Tuesday, 06 September 2011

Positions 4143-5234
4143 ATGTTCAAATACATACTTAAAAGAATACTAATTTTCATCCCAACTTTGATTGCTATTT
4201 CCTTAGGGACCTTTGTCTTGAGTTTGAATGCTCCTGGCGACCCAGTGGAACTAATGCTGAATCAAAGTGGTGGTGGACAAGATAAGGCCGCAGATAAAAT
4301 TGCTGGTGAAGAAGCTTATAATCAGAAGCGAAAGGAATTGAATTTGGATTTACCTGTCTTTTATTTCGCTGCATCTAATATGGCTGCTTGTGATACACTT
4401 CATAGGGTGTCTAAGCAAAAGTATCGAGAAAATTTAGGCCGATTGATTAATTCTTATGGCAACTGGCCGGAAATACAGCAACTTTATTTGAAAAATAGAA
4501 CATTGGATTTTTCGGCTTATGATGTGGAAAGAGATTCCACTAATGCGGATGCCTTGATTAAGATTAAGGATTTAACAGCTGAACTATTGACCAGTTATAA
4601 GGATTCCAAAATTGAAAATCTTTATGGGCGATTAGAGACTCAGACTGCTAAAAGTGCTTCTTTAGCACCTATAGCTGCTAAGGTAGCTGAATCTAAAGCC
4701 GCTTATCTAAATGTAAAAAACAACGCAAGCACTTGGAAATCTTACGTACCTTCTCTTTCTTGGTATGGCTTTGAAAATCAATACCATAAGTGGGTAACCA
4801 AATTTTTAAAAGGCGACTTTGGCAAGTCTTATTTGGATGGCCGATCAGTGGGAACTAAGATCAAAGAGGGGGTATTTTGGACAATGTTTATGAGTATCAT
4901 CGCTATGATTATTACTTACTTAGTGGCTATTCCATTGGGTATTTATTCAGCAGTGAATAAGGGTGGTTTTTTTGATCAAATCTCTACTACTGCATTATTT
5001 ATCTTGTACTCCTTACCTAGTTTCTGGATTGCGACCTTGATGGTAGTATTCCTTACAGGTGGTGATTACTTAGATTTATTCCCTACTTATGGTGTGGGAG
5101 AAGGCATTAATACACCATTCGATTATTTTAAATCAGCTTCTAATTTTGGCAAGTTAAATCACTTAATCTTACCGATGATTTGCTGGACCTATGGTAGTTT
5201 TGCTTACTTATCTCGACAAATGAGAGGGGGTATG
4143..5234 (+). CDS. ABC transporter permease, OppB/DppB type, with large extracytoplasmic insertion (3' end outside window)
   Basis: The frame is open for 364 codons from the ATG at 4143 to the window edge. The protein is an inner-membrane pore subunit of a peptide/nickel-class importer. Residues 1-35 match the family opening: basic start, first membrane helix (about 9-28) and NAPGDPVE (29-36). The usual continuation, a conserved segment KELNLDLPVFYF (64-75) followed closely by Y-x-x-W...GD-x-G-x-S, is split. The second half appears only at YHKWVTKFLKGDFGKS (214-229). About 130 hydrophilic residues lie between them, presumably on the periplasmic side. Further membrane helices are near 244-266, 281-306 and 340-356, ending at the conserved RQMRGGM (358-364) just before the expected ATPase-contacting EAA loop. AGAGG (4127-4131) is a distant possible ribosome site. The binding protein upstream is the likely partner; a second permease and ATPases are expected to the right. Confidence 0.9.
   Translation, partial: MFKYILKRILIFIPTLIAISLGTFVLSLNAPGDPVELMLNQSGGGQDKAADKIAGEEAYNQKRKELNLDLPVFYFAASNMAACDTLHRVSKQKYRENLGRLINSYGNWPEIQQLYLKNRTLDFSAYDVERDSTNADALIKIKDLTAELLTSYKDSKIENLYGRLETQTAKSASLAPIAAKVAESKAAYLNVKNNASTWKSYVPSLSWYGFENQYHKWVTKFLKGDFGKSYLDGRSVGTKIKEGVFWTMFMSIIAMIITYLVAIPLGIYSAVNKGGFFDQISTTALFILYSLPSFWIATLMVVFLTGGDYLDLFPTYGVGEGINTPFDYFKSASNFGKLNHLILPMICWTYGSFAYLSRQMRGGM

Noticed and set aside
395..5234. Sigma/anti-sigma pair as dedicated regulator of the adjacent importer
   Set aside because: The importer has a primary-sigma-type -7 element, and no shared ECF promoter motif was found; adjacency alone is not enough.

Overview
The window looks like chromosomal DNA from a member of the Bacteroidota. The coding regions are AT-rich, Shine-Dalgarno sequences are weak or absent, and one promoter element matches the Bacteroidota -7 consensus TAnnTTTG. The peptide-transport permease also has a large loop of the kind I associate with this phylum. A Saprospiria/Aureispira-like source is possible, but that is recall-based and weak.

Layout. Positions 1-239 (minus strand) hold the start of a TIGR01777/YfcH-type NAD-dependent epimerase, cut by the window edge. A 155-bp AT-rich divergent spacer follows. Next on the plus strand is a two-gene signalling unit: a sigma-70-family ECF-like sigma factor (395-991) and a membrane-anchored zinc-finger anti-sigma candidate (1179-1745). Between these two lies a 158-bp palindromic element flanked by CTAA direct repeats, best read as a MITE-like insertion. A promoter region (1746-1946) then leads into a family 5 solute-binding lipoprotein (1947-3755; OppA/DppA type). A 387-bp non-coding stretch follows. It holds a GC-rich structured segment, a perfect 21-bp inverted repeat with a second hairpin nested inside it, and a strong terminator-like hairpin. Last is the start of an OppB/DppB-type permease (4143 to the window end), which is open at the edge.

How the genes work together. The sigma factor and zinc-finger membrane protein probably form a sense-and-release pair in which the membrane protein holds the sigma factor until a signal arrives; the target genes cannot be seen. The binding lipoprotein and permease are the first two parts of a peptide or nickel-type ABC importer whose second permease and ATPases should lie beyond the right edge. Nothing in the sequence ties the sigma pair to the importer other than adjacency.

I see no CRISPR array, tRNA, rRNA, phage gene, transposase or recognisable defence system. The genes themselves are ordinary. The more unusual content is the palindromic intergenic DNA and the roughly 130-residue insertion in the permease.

Steven R Offerman, MD, FACEP, FACMT; G Patrick Daubert, MD, FACEP; Richard F Clark, MD, FACEP, FACMT Summer 2011 - Volume 15 Number 3 Abstract Black widow spiders (Latrodectus mactans) are found throughout the US. Though bites are relatively uncommon, they pose a significant health problem with over 2500 reported to American poison control centers annually. Black widow spider bites cause a characteristic envenomation syndrome consisting of severe pain, muscle cramping, abdominal pain, and back pain. The significant pain associated with envenomation is often refractory to traditional analgesics. Antivenom (Antivenin Latrodectus mactans) is available and effective, but is often withheld because of a fear of acute hypersensitivity reactions. We report four cases of symptomatic black widow spider envenomation. One of the reported cases was managed without antivenom, and, in contrast, three were treated successfully with Antivenin Latrodectus mactans. We believe that these cases demonstrate safe and effective use of black widow antivenom. This article presents the rationale for use of antivenom in these cases, and a nonsystematic review of the pertinent literature. Background Latrodectus species are found throughout the world. Five species of widow spiders occur in the US: the southern black widow (L mactans), the northern black widow (L variolus), the Western black widow (L hesperus), the brown widow (L geometricus), and the red widow (L bishopi). In North America, the most widely distributed native spider is L mactans, known as the black widow spider.1,2 Although most spiders produce venom, the vast majority lack mouthpieces (chelicerae) capable of delivering their venom through human skin.3–5 Black widow spiders are one of only a few spiders with the ability to cause a poisonous bite to humans.3,4 Only female widow spiders are dangerous. They can be identified by the hourglass pattern (red or orange in color) on the ventral aspect of their shiny, black abdomen (Figure 1). Male widow spiders are much smaller and lighter in color, and they lack the ability to deliver venom. Black widow spiders are commonly found in garages, trash heaps, and outbuildings but are uncommon in occupied dwellings. Bites are usually defensive, occurring when the spider is accidentally disturbed.4 Black widow spider envenomation remains a significant health problem in the US, being reported over 2500 times annually to US poison-control centers.1,2 The actual number of envenomations is probably much higher, because poison-center estimates tend to underreport exposures.6 Black widow spider envenomation frequently results in severe pain, muscle cramps, abdominal pain, back pain, and hypertension. These symptoms may be refractory to traditional therapies. However, envenomation is associated with low mortality.4,7 Only three cases of deaths associated with widow spiders have been reported in the world medical literature. Two were patients from Madagascar bitten by L geometricus species, and the third was a young Greek woman who died of myocarditis after being bitten by an L tredecimguttatus spider.8,9 There are no known cases of death resulting from envenomation by the widow species found in the US. Antivenin Latrodectus mactans (Merck & Co, Inc, Whitehouse Station, NJ) is the only antivenom currently available in the US for treatment of black widow spider envenomation.10 Despite the significant symptoms that may develop after envenomation, the use of antivenom is a subject of debate within the toxicology community. This controversy stems primarily from a single reported case of fatal hypersensitivity related to spider antivenom administration. We describe here one case in which envenomation was treated without antivenom and three cases in which Antivenin Latrodectus mactans was used safely and effectively. Case Presentations Case 1 A previously healthy boy, age 3 years, arrived in the Emergency Department (ED) 1.5 hours after suffering a black widow spider bite to the top of his right foot while putting on his boots. The parents brought the spider to the ED, where it was identified as a female black widow. There was a 2-by-2-cm area of mild erythema to the top of the boy’s foot. Over the next hour, the boy developed severe foot, leg, groin, and abdominal pain. His vital signs were as follows: blood pressure, 111/68 mmHg; respiratory rate, 20 to 30 breaths/min; heart rate, 103 beats/min; temperature, 98.4°F; pulse oxygen saturation, 99% on room air. His lungs were clear, and findings on his cardiac and abdominal examinations were normal. He cried constantly and complained of severe pain. The patient was treated with morphine and lorazepam in the ED, which did not provide relief. Because of concern about a hypersensitivity reaction, he was not given Antivenin Latrodectus mactans. He was eventually admitted to the pediatric ward for further pain control. In the hospital, he received ketorolac every 6 hours and hydromorphone every 4 hours for 2 days. A consultation with the Medical Toxicology Service was not obtained. On the third hospital day, the boy began to feel better and was discharged to his home that afternoon. After discharge, his symptoms resolved completely, and he had experienced no further sequelae when evaluated 6 months later. Case 2 A previously healthy man, age 35 years, arrived in the ED approximately 1 hour after sustaining a bite to his left middle toe from what he described as a “black spider.” He was doing yard work, wearing boots that were “open at the top,” when he felt a sudden pain in his toe. When he removed the boot to investigate, a black spider ran out. Within 5 minutes of the incident, he began feeling severe pain, cramping, and paresthesias in his left leg. The pain progressed to include his abdomen, low back, and chest. In the ED, the patient complained that the pain was so severe that it was difficult to sit or lie down. Because the patient’s description of the spider that bit him and the classic clinical syndrome, his symptoms were believed to be caused by Latrodectus envenomation. His vital signs were as follows: blood pressure, 146/72 mmHg; respiratory rate, 18 breaths/min; heart rate, 71 beats/min; temperature, 97.8°F; pulse oxygen saturation, 99% on room air. He appeared uncomfortable and was treated with intravenous diazepam and ketorolac, which did not provide relief. During his ED stay, his pain became more severe, requiring multiple doses of hydromorphone for control. The patient stood bent over the gurney and appearing very uncomfortable. His lungs were clear, and findings on his cardiac and abdominal examinations were normal. His left middle toe showed no discernible bite marks, swelling, or erythema. Because of the patient’s severe pain, the medical toxicologist thought that Latrodectus antivenom would be appropriate for treatment. The benefits and risks of treatment were discussed, and then the patient stated, “I would rather die taking the medicine than feel the pain the way I do.” One vial of Antivenin Latrodectus mactans (2.5 mL) was infused intravenously during a 30-minute period. Within 15 minutes of infusion completion, he began experiencing relief. No further hydromorphone was required. He was observed in the ED for 2 hours and then discharged to his home. A follow-up appointment was scheduled for 48 hours later, but he did not keep it. A review of the medical records showed no return visits to the ED and no further clinic visits by the patient. He was not available for long-term follow-up assessment. Case 3 A woman, age 24 years, arrived in the ED and said that she had sustained a black widow spider bite on her right shoulder. The spider was on a shirt that she put on. The patient had mild erythema without swelling at the bite site. She complained of severe pain and muscle cramps in the shoulder, neck, and back. Her vital signs were as follows: blood pressure, 143/94 mmHg; respiratory rate, 18 breaths/min; heart rate, 101 beats/min; temperature, 97.8°F; pulse oxygen saturation, 99% on room air. She appeared extremely uncomfortable. Her lungs were clear, and findings on her cardiac and abdominal examinations were normal. She was treated with hydromorphone, ketorolac, metoclopramide, and lorazepam, which provided minimal relief. Latrodectus antivenom therapy was recommended by the medical toxicologist because of her severe pain. After intravenous infusion of a single vial (2.5 mL) of Antivenin Latrodectus mactans, the patient experienced significant relief and required no further pain medication. She was discharged to her home after 2.5 hours of observation. She did not return to the ED or to her primary physician for further treatment. At a follow-up evaluation more than 1 year after the incident, she reported having no further sequelae after leaving the ED and no symptoms of serum sickness. Case 4 A boy, age 8 years, was brought to the ED by his mother approximately 3 hours after sustaining a black widow spider bite to his right second toe. The spider was in a shoe that the boy put on. The mother had brought the spider to the ED, and it was clearly identifiable as a female black widow. The patient complained of severe pain that began in his foot and then progressed to his leg, low back, abdomen, and chest. At presentation, his vital signs were as follows: blood pressure, 134/92 mmHg; respiratory rate, 26 breaths/min; heart rate, 96 beats/min; temperature, 97.8°F; pulse oxygen saturation, 96% on room air. He appeared to be in distress. He was diaphoretic. His abdomen was tight, and he exhibited diffuse guarding. His lungs were clear, and findings on his cardiac examination were normal. There was mild erythema of his right second toe, but there were no identifiable puncture marks. While in the ED, the patient began to complain of difficulty breathing. He was treated with morphine and diazepam, which did not provide relief. Latrodectus antivenom was recommended by the on-call toxicologist for treatment of his severe pain. A single vial (2.5 mL) of Antivenin Latrodectus mactans was infused intravenously during a 20-minute period. During infusion, he began experiencing relief of his symptoms. Within 20 minutes, he was feeling better and described his pain as being at a level of 1 on a scale of 1 to 10. After 1.5 hours of observation in the ED, he was released to his home. He was seen for a follow-up evaluation 2 days later and reported no further pain and had required no oral pain medication. At a follow-up evaluation more than 1 year later, he reported no further sequelae and no symptoms of serum sickness. Discussion Of the four cases discussed here, three involved bites to the feet and one to the right shoulder. One patient was treated without antivenom, and the other three patients were successfully and safely treated with Antivenin Latrodectus mactans. We believe that the rapid symptomatic improvement and favorable outcomes we observed in these cases were directly attributable to the use of spider antivenom. Antivenom provides rapid pain relief and may help to avoid hospital admissions and/or repeat ED visits. Latrodectus venom is one of the most potent poisons by volume, containing at least five insecticidal toxins, a vertebrate-specific neurotoxin (α-latrotoxin), and one toxin affecting crustaceans. The primary toxin responsible for the envenomation syndrome in humans is α-latrotoxin. The neurotoxin binds to specific presynaptic receptors (neurexin 1a and CIRL) that precipitate neurotransmitter release, particularly norepinephrine and acetylcholine.4 Release of these neurotransmitters is responsible for the classic envenomation syndrome seen with these bites. Black widow spider bites occur most commonly to the lower extremities, followed by the upper extremities and then the trunk.3,11,12 Interestingly, reports of early series noted higher numbers of bites to the trunk (ie, the buttocks and genitalia) related to outhouse exposures.13 No association between bite location and envenomation severity has been found.7 Local bite site findings are variable, including tiny puncture marks, mild erythema, and an erythematous target-like lesion11,14 (Figure 2). Symptoms of envenomation include diaphoresis, hypertension, muscle cramping, weakness, and pain either near or distant from the site of envenomation. The most common presenting symptoms are abdominal and/or back pain that may be very severe and difficult to treat (Table 1). Severe abdominal pain mimicking “acute abdomen” has even been reported.15 Although these symptoms can be extremely uncomfortable, permanent disability and death are rare.4,7 Treatment of black widow spider envenomation can be challenging, often necessitating large doses of pain medication and/or hospital admission. In one study, 52% (39 of 76) of patients with black widow bites who did not receive antivenom required hospital admission for further treatment.3 The traditional therapies for black widow spider envenomation are aimed at providing symptomatic relief while venom effects resolve. These include primarily opioid analgesics and muscle relaxants. Past trials involving these therapies have shown partial success at best.3,4,6,16 In addition, calcium therapy was once considered to be an antidote for black widow envenomation.17 Calcium was thought to stabilize nerve membrane permeability, resulting in decreased neurotransmitter release.16,17 Although this effect was demonstrated in vitro and reported in some early clinical series,13,16-18 subsequent experience has not shown effectiveness. Therefore, calcium therapy has lost favor in the medical toxicology community.3–6 The only therapies with proven effectiveness are opioid analgesics and black widow spider antivenom. Antivenin Latrodectus mactans is an equine-derived antivenom based on immunoglobulin G.4,10,19,20 The proposed pharmacologic mechanism is binding of venom toxic constituents by the antivenom antibodies. A single vial (2.5 mL) generally provides adequate relief in human (adult or pediatric) poisoning cases.3-5,14,19,21 The Kaiser Permanente (KP) acquisition cost for one vial of Antivenin Latrodectus mactans was $27.71 in 2011. In the largest series reported to date of moderate to severe black widow spider envenomation (n = 163), patients treated with antivenom experienced a much shorter duration of symptoms and were less likely to be admitted to the hospital than those who did not receive antivenom.3 Relief of symptoms occurred within an average of 31 minutes of antivenom infusion.3 Administration of antivenom even late in the course of envenomation has been reported to be effective.21,22 In one reported case, antivenom was used effectively for the treatment of symptoms 90 hours after a black widow spider bite.22 Acute hypersensitivity reactions are the most feared complication associated with Antivenin Latrodectus mactans administration. Although these reactions do occur, relatively few minor reactions have been reported,3,6,14 and only one report of a severe reaction can be found in the medical literature.3 Unfortunately, that one case is frequently cited as the reason to avoid administering antivenom to symptomatic patients.3,6 Critics believe that because black widow spider envenomation is generally a nonfatal condition, it is too risky to administer such treatment with even a single reported fatality reported in the medical literature. The case at the heart of controversy, however, involved a young woman with history of asthma and multiple medication allergies who received a rapid, undiluted bolus of antivenom. She had a severe hypersensitivity reaction. Unfortunately, her resuscitation was complicated by a pneumothorax and a protracted hospital stay, and she eventually died.2,3,6 Although that case was tragic, we do not believe that it represents sufficient evidence for abandoning antivenom use on the grounds that it is unsafe. The current package insert for Antivenin Latrodectus mactans calls for infusion of diluted antivenom during a period of 15 to 30 minutes.10 At these slower infusion rates, immediate hypersensitivity appears to be extremely rare.6 We believe that antivenom, when given correctly, is safe and should be considered in cases of envenomation with systemic symptoms or severe local symptoms. Though it is not mentioned on the package insert for Antivenin Latrodectus mactans, patients may be pretreated with diphenhydramine and/or steroids in an attempt to blunt a hypersensitivity response.5,6 Multiple allergies, asthma, or past reactions to equine-based products should be considered contraindications.10 Black widow spider envenomation in pregnancy has been recommended as an indication for antivenom because of the risk of venom-induced abortions or other possible harm to the fetus4,23; however, the actual risk is not known. In one report of a poison-center study of 97 black widow spider bites in pregnant females, there were no miscarriages.24 Although Antivenin Latrodectus mactans is a category C drug, it has been given in pregnancy without consequence.25,26 Even though absolute safety is impossible to prove, there is nothing currently to suggest that spider antivenom is unsafe in pregnancy. Antivenin Latrodectus mactans does contain the preservative thimerosal, but the amount of mercury associated with an antivenom dose would not be expected to cause fetal harm.24 The package insert for Antivenin Latrodectus mactans does warn of the potential for (delayed) serum sickness after antivenom administration. In contrast to equine-based snake antivenom (Antivenin Crotalidae Polyvalent [Wyeth-Ayerst, West Greenwich, RI]), which required much larger doses and was associated with serum sickness in the majority of patients, Latrodectus antivenom usually requires only a single vial, and there are few reports of serum sickness from it.5,6,14 Although the exact rate of serum sickness after black widow spider antivenom is unknown, our review of the literature leads us to believe that it is low. In one study of Australian red-back spider antivenom (a similar antivenom product, Antivenin Latrodectus hasselti [CSL Limited, Parkville, Victoria, Australia]), the incidence of serum sickness was 1.7%.11 Antivenin Latrodectus mactans has been used for more than 70 years. A new Fab antibody-based antivenom is currently in development and in phase 3 trials. The hope is that this product will be equally effective but carry a lower risk of hypersensitivity reactions. KP Northern California has a regional on-call Medical Toxicology consultation service offering assistance in treating poisoned patients. Conclusion In three of four cases of symptomatic black widow spider envenomation, we administered Antivenin Latrodectus mactans and observed rapid and complete resolution of symptoms. These cases demonstrate the safe and effective use of spider antivenom. Our review of the literature suggests that the witnessed effects of antivenom are usual, which leads us to believe that Antivenin Latrodectus mactans is safe when given correctly. Disclosure Statement This study received no funding. The author(s) have no conflicts of interest to disclose. Acknowledgment Katharine O’Moore-Klopf, ELS, of KOK Edit provided editorial assistance. References 1. Bronstein AC, Spyker DA, Cantilena LR Jr, Green JL, Rumack BH, Giffin SL. 2008 Annual report of the American Association of Poison Control Centers’ National Poison Data System (NPDS): 26th annual report. Clin Toxicol (Phila) 2009 Dec;47(10):911–1084. 2. Daly FFS, White J. Widow and related Latrodectus spiders. In: Brent J, Wallace K, Burkhart K, Phillips S, Donovan J, eds. Critical care toxicology: diagnosis and management of the critically poisoned patient. Philadelphia, PA: Elsevier Mosby; 2005. p 1187–93. 3. Clark RF, Wethern-Kestner S, Vance MV, Gerkin R. Clinical presentation and treatment of black widow spider envenomation: a review of 163 cases. Ann Emerg Med 1992 Jul;21(7):782–7. 4. Hahn IH, Lewin NA. Arthropods. In: Flomenbaum NE, Goldfrank L, Hoffman R, Howland MA, Lewin N, Nelson L. Goldfrank’s toxicologic emergencies. 8th ed. New York: McGraw-Hill Professional; 2006. p 1603–22. 5. Peterson ME. Black widow spider envenomation. Clin Tech Small Anim Pract 2006 Nov;21(4):187–90. 6. Clark RF. The safety and efficacy of antivenin Latrodectus mactans. J Toxicol Clin Toxicol 2001;39(2):125–7. 7. Moss HS, Binder LS. A retrospective review of black widow spider envenomation. Ann Emerg Med 1987 Feb;16(2):188–92. 8. Ramialiharisoa A, de Haro L, Jouglard J, Goyffon M. [Latrodectism in Madagascar]. [Article in French]. Med Trop (Mars) 1994;54(2):127–30. 9. Pneumatikos IA, Galiatsou E, Goe D, Kitsakos A, Nakos G, Vougiouklakis TG. Acute fatal toxic myocarditis after black widow spider envenomation. Ann Emerg Med 2003 Jan;41(1):158. 10. Antivenin Latrodectus mactans [package insert]. Whitehouse Station, NJ: Merck & Co, Inc; 2005. 11. Sutherland SK, Trinca JC. Survey of 2144 cases of red-back spider bites: Australia and New Zealand, 1963–1976. Med J Aust 1978 Dec 30;2(14):620–3. 12. Isbister GK, Gray MR. Latrodectism: a prospective cohort study of bites by formally identified redback spiders. Med J Aust 2003 Jul 21;179(2):88–91. 13. Kirby-Smith HT. Black widow spider bite. Ann Surg 1942 Feb;115(2):249–57. 14. Nordt SP, Lee A, Sasaki K, Clark RF, Cantrell FL. Retrospective review of black widow spider antivenom use [abstract 110]. Clin Toxicol 2010;48(6):627. Available from: www.eapcct.org/publicfile.php?folder=congress&file=Abstracts_Denver.pdf. 15. Bush SP. Black widow spider envenomation mimicking cholecystitis. Am J Emerg Med 1999 May;17(3):315. 16. Key GF. A comparison of calcium gluconate and methocarbamol (Robaxin) in the treatment of Latrodectism (black widow spider envenomation). Am J Trop Med Hyg 1981 Jan;30(1):273–7. 17. Gilbert EW, Stewart CM. Effective treatment of arachnidism by calcium salts: a preliminary report. Am J Med Sci 1935;189(4):532–6. 18. Timms PK, Gibbons RB. Latrodectism—effects of the black widow spider bite. West J Med 1986 Mar;144(3):315–7. 19. Bronstein NA. Antidotes in depth: antivenom (scorpion and spider). In: Flomenbaum NE, Goldfrank L, Hoffman R, Howland MA, Lewin N, Nelson L. Goldfrank’s toxicologic emergencies. 8th ed. New York: McGraw-Hill Professional; 2006. p 1623–8. 20. Heard K, O’Malley GF, Dart RC. Antivenom therapy in the Americas. Drugs 1999 Jul;58(1):5–15. 21. Suntorntham S, Roberts JR, Nilsen GJ. Dramatic clinical response to the delayed administration of black widow spider antivenin. Ann Emerg Med 1994 Dec;24(6):1198–9. 22. O’Malley GF, Dart RC, Kuffner EF. Successful treatment of latrodectism with antivenin after 90 hours. N Engl J Med 1999 Feb 25;340(8):657. 23. Russell FE, Marcus P, Streng JA. Black widow spider envenomation during pregnancy. Report of a case. Toxicon 1979;17(2):188–9. 25. Wolfe MD, Meyers O, Carvati EM, Rayburn WF, Seifert SA. Black widow spider envenomation in pregnancy. J Matern Fetal Neonatal Med 2011 Jan;24(1):122–6. 26. Sherman RP, Groll JM, Gonzalez DI, Aerts MA. Black widow spider (Latrodectus mactans) envenomation in a term pregnancy. Curr Surg 2000 Jul 1;57(4):346–8. 27. Handel CC, Izquierdo LA, Curet LB. Black widow spider (Latrodectus mactans) bite during pregnancy. West J Med 1994 Mar;160(3):261–2. 28. Quan D, Ruha AM. Priapism associated with Latrodectus mactans envenomation. Am J Emerg Med 2009 Jul;27(6):759.e1–2. 29. Sari I, Zengin S, Davutoglu V, Yildirim C, Gunay N. Myocarditis after black widow spider envenomation. Am J Emerg Med 2008 Jun;26(5):630.e1–3. 30. Hoover NG, Fortenberry JD. Use of antivenin to treat priapism after a black widow spider bite. Pediatrics 2004 Jul;114(1):e128–9.